• split infinitives? Examples: to better serve, to mathematically prove.
  • contractions? Examples: wasn’t, don’t, weren’t, doesn’t, can’t, etc.
  • economy of words? does the author use more words to say what she could say in fewer ? Examples:
    • “This new ability led to nations building up their fleets.” (10 words). Better: “This new ability encouraged nations to increase their fleets.” (9 words)
    • “The Scientific Revolution was important in the context of the fact that it led to a re negotiation of the relationship between religion and science.” (25 words) Better: “The Scientific Revolution was important because it changed the relationship between religion and science.” (14 words)
  • repetition? Examples:
    • “There were a number of dramatic changes in warfare, including new tactics and changes in the art of war.”
    • “The problem with Copernicus’s theory of heliocentrism was that it caused problems for the Church.”
  • hyperbole? authors should not exaggerate or use words that they don’t really mean. Examples:
    • “The Infantry Revolution made wars incredibly bloody.” Really? “Incredible” means un-believable. Can you really not believe how much bloodier the Infantry Revolution made wars?
    • “The Infantry Revolution enabled musketeers to wipe out whole armies.” Really? “Whole armies”?
  • wrong words? does the author use words correctly? Examples of wrong words:
    • “The Military Revolution changed the way that people performed war.” War cannot be “performed.”
    • “This revolution was less specific.” How can a revolution be less specific?
    • “Experimentation became the central core behind the scientific method.” (Should be “of,” not “behind.”)
    • “Revolutionary ideas took place.” Ideas do not “take place.”
  • awkward phrasing? Examples:
    • “The Military Revolution affect ed finance in the fact that it required heavier taxation.” Better: “The Military Revolution affected finance by requiring heavier taxation.”
    • “The military fighting style had changed.” Better: “Fighting styles had changed.”
    • “The Infantry Revolution led to the retirement of armor as mobility and dexterity were placed at a premium over protection.” Better: “The Infantry Revolution led to the retirement of armor, as mobility and dexterity came to be more important than protection.”
  • circular logic/tautologies? does the author define or explain something in terms of itself? Examples:
    • “The Military Revolution was clearly more important than the Scientific Revolution because it was more important to people.”
    • “The stages of the Military Revolution were all important because they all had important impacts.”
    • “Both revolutions were revolutionary because they had revolutionary results.”
  • parallelism? Examples:
    • “The Military Revolution not only was important for war, but also for politics.” Better: “The Military Revolution was important not only for war, but also for politics.”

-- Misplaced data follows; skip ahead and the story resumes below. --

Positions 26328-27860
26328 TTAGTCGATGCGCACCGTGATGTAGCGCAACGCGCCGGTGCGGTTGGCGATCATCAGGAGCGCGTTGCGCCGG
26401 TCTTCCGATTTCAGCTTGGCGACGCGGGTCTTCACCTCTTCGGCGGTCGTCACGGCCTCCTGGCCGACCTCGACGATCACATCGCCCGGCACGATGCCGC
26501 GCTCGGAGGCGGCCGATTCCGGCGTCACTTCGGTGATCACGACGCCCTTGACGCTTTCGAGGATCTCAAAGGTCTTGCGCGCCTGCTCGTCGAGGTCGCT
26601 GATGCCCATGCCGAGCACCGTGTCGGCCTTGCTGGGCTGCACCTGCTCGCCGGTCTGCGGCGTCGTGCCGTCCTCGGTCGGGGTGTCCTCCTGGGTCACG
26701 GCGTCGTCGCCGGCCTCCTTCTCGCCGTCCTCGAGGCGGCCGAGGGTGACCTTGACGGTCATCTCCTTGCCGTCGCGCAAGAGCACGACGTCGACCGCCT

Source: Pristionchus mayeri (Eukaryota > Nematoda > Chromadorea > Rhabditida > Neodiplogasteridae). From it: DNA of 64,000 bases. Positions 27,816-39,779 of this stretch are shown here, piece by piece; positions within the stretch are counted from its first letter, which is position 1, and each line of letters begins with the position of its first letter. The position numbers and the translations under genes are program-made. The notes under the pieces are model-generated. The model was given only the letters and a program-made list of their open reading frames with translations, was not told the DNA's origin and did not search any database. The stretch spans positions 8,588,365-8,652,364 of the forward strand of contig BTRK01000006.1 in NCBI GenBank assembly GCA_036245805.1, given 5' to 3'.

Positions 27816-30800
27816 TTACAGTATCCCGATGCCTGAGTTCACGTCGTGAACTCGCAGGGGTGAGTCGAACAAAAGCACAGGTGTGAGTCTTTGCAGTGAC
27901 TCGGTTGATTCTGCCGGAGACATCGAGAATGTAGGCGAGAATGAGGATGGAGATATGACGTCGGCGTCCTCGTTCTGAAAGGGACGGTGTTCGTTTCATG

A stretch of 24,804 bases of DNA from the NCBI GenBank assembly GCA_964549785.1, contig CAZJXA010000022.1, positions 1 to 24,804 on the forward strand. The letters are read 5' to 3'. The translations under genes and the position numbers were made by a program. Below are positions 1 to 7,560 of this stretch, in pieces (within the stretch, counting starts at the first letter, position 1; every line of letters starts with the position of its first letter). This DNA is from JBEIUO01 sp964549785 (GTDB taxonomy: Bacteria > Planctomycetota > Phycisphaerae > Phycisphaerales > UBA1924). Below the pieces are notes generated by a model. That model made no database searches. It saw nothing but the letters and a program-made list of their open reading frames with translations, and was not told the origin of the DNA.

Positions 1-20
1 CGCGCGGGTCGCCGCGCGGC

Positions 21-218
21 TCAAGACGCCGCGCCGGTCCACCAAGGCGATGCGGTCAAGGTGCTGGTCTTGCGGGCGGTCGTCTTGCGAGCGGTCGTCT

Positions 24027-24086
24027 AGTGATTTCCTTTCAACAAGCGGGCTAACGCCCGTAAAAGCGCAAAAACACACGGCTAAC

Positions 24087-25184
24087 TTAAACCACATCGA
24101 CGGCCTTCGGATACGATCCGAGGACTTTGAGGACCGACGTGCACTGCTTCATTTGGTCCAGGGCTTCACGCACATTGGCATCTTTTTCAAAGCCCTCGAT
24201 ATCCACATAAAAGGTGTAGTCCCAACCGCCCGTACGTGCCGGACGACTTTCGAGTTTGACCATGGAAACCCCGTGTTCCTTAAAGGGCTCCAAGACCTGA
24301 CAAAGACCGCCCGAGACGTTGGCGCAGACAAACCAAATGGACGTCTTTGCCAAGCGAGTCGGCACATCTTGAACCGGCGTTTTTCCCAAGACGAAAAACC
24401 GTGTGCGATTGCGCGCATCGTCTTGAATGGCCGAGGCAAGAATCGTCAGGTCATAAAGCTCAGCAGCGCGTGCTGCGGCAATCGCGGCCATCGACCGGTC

• “The Scientific Revolution both threatened the church’s confidence and its authority.” Better: “The Scientific Revolution threatened both the church’s confidence and its authority.”
  • informal colloquialisms? Examples:
    • “Europe was a heavy hitter in the world.”
    • “Heliocentrism was only the tip of the iceberg in the Scientific Revolution.”
  • consistency of capitalization? does the author sometimes write “the Military Revolution,” and other times “the military Revolution”? How about “the Catholic Church” and “the Catholic church”?
  • consistency of formatting? does the author sometimes underline book titles, and sometimes italicize them? Does the author sometimes put the author before the title in footnotes, and sometimes the title before the author?
  • use of the first person? does the author say “I,” “we,” or “our”? Examples:
    • “I personally believe that the Military Revolution was important.”
    • “Our science today relies on the discoveries made during the Scientific Revolution.”
    • “Let us now proceed to discuss the second stage of the Military Revolution.”
    • “First, we will examine the Fortification Revolution.”
  • use of the second person? does the author say “you” or “your”? Examples:
    • “As you can see, the Military Revolution was revolutionary.”
    • “You needed to be rich to thrive in the Military Revolution.”
  • careless historical judgments? Examples:
    • “The Infantry Revolution was inevitable after the invention of gunpowder.” Really? The Infantry Revolution was destiny, was it? Things couldn’t possibly have happened any other way?
    • “Without the Scientific Revolution, the church would not have lost so much authority.” Really? What makes you so sure that something else wouldn’t have come along to make it lose authority?
  • careless value judgments? Examples:
    • “Unfortunately, the church felt threatened by the Scientific Revolution.” Why was that “unfortunate”?
    • “Luckily, the trace italienne was invented.” “Lucky” implies that a development was a good thing. Why was this development a good thing?
    • “Galileo should have been more careful in challenging the church.” Really? Do you know enough to say what he “should” have done?